hitekalex's note applies only to DRM-protected WMAs and other non-Apple files. Your CD-ripped files should be good, as long as they're MP3, M4A/AAC or Apple Lossless.

    EDIT: The iTunes install on the XP box can also serve as a de facto backup should your W7 rig have to be rebuilt, and vice versa.
     
  4. vastoholic macrumors 68000

    vastoholic

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    #4
    Yeah I've had no problems with CD rips or music acquired from "other" sources working in iTunes and on my iPhone/iPad.
     
  5. el-John-o thread starter macrumors 65816

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    #5
    To answer someones question, all purchased music was purchased through iTunes, but 95% of the music is CD ripped, so it sounds like I'm in the clear.

    You did make me curious on the issue of HD video. I have no problem streaming HD video from my 1TB eSata drive (hooked up to the W7 PC) to any of my other PC's, such as said XP box (which has a decent HD Radeon graphics card). Additionally, if I'm streaming off of the Internet ANYWAY with Apple TV, then my Internet connection itself is only 10mbps (in fact, I can stream 1080p video just fine with that 10mbps Internet connection).

    I guess it's a moot point since my router is Wireless N (though nothing in my house is Wireless N, all Wireless G. Except for the iPad and iPhone soon). But I have just heard over and over again that Wireless G isn't good enough for HD streaming, and this makes THEORETICAL sense because 1080p is somewhere in the neighborhood of 1.75GBps, but even Gigabit ethernet isn't that fast, which is why things are compressed. Compressed HD is more in the MBps range.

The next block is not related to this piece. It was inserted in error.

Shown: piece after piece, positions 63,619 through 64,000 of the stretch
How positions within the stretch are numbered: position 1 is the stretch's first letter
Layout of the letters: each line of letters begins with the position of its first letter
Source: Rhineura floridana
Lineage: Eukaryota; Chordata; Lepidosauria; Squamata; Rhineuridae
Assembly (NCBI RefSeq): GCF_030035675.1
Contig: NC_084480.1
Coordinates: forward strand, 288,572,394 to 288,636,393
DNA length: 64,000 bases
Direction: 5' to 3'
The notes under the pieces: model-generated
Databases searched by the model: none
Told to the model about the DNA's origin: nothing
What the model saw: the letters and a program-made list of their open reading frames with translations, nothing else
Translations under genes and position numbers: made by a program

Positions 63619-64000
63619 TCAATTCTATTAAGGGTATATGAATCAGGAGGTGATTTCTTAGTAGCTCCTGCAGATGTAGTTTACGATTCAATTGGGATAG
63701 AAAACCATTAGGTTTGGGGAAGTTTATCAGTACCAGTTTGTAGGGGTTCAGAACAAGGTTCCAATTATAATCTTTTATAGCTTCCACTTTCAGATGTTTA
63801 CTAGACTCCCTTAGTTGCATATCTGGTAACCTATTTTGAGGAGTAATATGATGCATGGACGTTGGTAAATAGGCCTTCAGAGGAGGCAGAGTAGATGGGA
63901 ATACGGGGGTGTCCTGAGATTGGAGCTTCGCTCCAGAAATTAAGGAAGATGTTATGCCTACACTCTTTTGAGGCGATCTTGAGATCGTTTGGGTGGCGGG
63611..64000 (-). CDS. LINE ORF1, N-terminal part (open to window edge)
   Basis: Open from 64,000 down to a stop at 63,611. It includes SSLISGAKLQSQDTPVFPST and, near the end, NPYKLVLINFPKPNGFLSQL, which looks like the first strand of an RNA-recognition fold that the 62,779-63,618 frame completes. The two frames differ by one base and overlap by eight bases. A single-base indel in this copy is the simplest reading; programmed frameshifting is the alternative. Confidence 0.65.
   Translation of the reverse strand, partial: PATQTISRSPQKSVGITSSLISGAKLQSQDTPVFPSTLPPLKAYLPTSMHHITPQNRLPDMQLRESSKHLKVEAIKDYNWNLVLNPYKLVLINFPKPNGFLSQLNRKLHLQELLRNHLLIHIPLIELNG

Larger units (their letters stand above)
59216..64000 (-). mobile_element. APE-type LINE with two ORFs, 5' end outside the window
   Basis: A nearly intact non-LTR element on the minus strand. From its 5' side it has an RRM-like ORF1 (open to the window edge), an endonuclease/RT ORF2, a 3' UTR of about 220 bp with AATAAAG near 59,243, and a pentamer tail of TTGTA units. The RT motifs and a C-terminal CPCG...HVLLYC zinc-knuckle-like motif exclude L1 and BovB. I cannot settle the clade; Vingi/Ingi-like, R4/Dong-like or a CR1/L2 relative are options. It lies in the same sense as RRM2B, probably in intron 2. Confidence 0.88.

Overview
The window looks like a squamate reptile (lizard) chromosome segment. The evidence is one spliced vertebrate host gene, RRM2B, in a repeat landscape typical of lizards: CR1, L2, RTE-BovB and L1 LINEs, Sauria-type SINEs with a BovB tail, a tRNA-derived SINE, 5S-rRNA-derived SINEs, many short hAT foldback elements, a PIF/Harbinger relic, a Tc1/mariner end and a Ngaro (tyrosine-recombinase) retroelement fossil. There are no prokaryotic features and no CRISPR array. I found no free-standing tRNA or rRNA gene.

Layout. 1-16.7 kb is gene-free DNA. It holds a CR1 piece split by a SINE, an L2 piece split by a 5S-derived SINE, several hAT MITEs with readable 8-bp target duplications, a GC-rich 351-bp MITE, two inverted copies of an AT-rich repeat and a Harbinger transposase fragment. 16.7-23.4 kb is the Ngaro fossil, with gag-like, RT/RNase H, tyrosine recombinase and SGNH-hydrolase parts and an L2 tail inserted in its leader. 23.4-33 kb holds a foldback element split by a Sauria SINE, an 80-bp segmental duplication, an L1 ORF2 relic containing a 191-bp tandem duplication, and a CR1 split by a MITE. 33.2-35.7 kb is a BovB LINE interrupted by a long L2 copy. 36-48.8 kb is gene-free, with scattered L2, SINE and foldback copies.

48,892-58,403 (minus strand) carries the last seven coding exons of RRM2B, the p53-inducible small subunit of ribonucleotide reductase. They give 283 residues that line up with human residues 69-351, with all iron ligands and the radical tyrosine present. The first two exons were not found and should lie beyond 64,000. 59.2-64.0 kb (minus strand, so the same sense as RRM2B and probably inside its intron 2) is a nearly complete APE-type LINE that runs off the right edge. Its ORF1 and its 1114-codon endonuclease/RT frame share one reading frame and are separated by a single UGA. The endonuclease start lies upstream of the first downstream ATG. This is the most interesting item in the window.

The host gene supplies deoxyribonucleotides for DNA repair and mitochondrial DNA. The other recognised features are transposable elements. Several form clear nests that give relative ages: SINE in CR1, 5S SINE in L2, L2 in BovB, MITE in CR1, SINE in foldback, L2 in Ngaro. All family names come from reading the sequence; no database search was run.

Thoughts?

    John

    Edit: Not to mention if HD was practically uncompressed, Blu Ray discs would have to be MUCH larger than 50GB. Two hours at almost 2GBps, well, do the math haha.
     
  6. dXTC macrumors 68020

    dXTC

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    #6
    WiFi-G's theoretical maximum is 54 Mbps, but is often lowered to 36 or even lower because of distance from the router's antenna, signal loss due to walls/floors/furniture, etc. Then there's network overhead.

    Anyway, if you compress HD enough, it can indeed be sent over G. The question is, are you happy with the resulting quality at that level of compression?

    Since you have an N router, I'd update the connection for your main PC to N as well, if possible.
     
  7. el-John-o thread starter macrumors 65816

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    #7
    But ALL HD is compressed (I'm not trying to argue, just trying to understand the subject.) There was a company in sweden that, as an example, has a 10 second completely uncompressed HD clip. It's 6 Gigs. 6 Gigabytes for 10 seconds of video. I'm sure the quality is fantastic, but still, what's the size of a full HD movie on iTunes anyway? How much data is ACTUALLY feeding through. (btw, that clip from Sweden had no audio, it was just 1920x1080 images at 24 bit color, 60 frames per second.)